A Journey Across Pakistan’s Five Major Sitar Gharanas
Professor Allyn Miner’s Review
Dr. Lowell Lybarger’s Foreword
A self-taught teenager, part of the underground rock scene in the 1990s in Lahore, playing the role of David Gilmore, Ali Ayub could not ask for more. However, he was far from comfortably numb. He was searching for meaning in music. The teenage band eventually dissolved, and Ali Ayub got interested in progressive rock and jazz. This search eventually led him in 2005 to enroll in the Musicology Department of the National College of Arts (NCA). He fell in love with the sitar. Maybe it was his jazz playing experience that helped him see the connections between the head in jazz and sitar’s bandish, or maybe it was his Jimmie Hendrix copying days that helped him relate to the stringed instrument. But it was love at first sight.
As he learnt to play the sitar, he slowly came to a startling realization that Pakistan, despite years of neglect at the government level and active suppression by a Taliban-inspired religious fundamentalism, had a breathtaking diversity of sitar playing maestros, each deeply committed to their own style. For instance, Ustad Rais Khan promoted the gayaki ang, Ustad Kabir Khan and Machhu Khan played in masitkhani baj, Ustad Fateh Ali Khan played in purab baj, Ustad Imdad Hussain, despite sharing gayaki ang with Ustad Rais Khan, would not vocalize the bandish, and Ustad Sharif Khan blended imdadkhani baj and dhurpad ang into a unique style that was later acknowledged as sharifkhani baj.
Luckily for Ali Ayub, Lowell Lybarger was a visiting scholar at NCA at that time. Under Dr. Lybarger’s tutelage, he read everything he could about the sitar. He found out that many eminent modern scholars such as Stephen Slawek, Allyn Miner, and James Sadler Hamilton had made significant contributions to this subject. Shockingly, he could not find any detailed scholarly effort on solo sitar music in Pakistan. This sad state existed even though Pakistan was fortunate enough to have at least five sitar maestros, each representing a unique style, who were second to none in the world.
“It was mind boggling. I just could not believe the disconnect between what Pakistan could offer to the world, and the research that had been done on sitar playing in Pakistan”, Ali Ayub said when we met him for the first time in his studio in Lahore. “I resolved to try to remedy this imbalance by taking the initiative of documenting the histories and styles of the five major sitar gharanas of Pakistan for my final year research paper”. After a year of hard work, which included meticulous field research across the country and carefully compiling, cross-checking and analyzing his work, he finally produced his exceptional thesis, which has been described by eminent musicologist and classical singer Mrs. Sarah Zaman as “absolutely unique on this side of the Indo-Pak border”.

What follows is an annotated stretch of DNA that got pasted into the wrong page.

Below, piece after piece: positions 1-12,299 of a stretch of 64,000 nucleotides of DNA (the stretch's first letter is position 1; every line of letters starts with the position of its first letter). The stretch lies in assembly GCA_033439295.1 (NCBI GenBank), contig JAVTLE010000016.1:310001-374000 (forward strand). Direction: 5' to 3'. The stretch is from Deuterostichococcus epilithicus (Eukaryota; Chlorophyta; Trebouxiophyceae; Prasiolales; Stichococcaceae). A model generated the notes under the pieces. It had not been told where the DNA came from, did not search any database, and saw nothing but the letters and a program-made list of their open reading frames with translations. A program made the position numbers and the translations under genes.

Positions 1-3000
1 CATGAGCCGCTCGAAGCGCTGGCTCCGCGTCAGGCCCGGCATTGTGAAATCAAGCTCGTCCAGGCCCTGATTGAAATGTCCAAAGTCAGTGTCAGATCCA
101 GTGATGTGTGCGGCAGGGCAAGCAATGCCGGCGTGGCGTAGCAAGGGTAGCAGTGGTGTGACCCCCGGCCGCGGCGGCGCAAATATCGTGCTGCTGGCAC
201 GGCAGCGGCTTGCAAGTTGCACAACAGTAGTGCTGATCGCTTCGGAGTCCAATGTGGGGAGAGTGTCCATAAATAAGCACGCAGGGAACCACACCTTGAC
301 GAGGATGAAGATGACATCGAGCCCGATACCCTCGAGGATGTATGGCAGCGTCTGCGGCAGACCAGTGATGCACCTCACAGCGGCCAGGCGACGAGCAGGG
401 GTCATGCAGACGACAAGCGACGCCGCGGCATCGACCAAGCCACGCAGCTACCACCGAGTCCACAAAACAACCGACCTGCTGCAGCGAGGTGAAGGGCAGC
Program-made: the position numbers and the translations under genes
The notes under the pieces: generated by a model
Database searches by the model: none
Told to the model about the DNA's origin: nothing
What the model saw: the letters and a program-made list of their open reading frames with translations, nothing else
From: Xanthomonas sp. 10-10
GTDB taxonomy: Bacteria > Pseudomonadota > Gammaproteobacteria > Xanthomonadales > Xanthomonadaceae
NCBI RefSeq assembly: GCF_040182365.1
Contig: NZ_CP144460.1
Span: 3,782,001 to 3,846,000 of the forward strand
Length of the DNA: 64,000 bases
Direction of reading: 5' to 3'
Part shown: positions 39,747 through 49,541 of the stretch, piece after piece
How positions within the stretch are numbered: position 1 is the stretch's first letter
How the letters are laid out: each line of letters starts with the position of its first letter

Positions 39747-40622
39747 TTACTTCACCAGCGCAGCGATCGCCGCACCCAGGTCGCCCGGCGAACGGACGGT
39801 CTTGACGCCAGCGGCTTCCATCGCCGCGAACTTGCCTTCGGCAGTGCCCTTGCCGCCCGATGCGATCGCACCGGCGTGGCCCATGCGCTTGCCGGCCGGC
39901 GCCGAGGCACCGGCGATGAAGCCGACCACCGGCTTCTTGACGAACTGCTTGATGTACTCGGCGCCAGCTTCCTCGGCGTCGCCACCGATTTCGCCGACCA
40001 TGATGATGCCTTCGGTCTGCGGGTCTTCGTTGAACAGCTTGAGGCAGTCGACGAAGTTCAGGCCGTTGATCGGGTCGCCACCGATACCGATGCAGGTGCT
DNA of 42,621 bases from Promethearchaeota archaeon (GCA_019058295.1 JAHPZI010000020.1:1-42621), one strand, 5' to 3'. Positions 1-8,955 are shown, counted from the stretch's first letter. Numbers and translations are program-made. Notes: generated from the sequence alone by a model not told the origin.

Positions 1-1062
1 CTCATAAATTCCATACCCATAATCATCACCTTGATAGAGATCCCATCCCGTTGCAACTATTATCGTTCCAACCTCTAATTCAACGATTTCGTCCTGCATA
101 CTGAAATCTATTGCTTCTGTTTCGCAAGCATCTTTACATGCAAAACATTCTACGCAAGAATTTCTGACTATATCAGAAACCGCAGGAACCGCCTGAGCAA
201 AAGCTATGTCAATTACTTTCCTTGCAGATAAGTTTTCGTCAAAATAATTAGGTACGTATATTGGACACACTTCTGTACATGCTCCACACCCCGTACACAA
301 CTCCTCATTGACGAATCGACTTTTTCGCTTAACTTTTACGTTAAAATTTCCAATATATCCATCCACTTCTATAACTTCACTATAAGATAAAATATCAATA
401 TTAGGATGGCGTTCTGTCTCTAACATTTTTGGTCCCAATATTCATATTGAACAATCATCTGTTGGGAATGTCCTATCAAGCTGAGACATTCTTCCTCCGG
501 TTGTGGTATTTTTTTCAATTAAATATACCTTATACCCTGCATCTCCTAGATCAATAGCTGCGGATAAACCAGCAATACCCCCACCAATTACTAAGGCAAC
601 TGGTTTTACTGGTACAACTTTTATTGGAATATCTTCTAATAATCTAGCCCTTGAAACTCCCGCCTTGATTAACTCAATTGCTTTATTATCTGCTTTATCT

In the video below Mrs. Sarah Zaman introduces “The Sitar Gharanas of Pakistan” and shares her hopes of how the project could improve society’s views about music.
We also had the opportunity to interview Dr. Lybarger, the current director of the Music Lab at the Arkansas Tech University, who has spent extensive time in Pakistan conducting research and teaching at NCA Lahore (the National College of Arts). A tabla player who was a student of the legendary Ustad Shaukat Hussain, he is also an exemplary music scholar. It was during his time as a part of NCA’s visiting faculty that he met (and taught) Ali Ayub. Outside the classroom, Dr. Lybarger mentored him and taught him how to interview and interact with classical musicians, alongside playing an integral role in encouraging him to work on Pakistan’s sitar gharanas for his thesis. Here’s an excerpt from our interview with him and Ali Ayub.
We will be releasing an article on each of these gharanas in the upcoming weeks, so stay tuned for our series, “The Sitar in Pakistan”, an unparalleled journey across the five sitar gharanas found in present-day Pakistan!
|Pakistan’s Sitar Gharanas||Main Exponent|
|Jaipur Senia||Kabir Khan|
P.S. You might also want to read “Uncovering Pakistan’s Sitar Story“, our interview with Ali Ayub in which he explains the backstory and context of his thesis or browse “The Archives of Ali Ayub” which contain Ali Ayub’s raw fieldwork.
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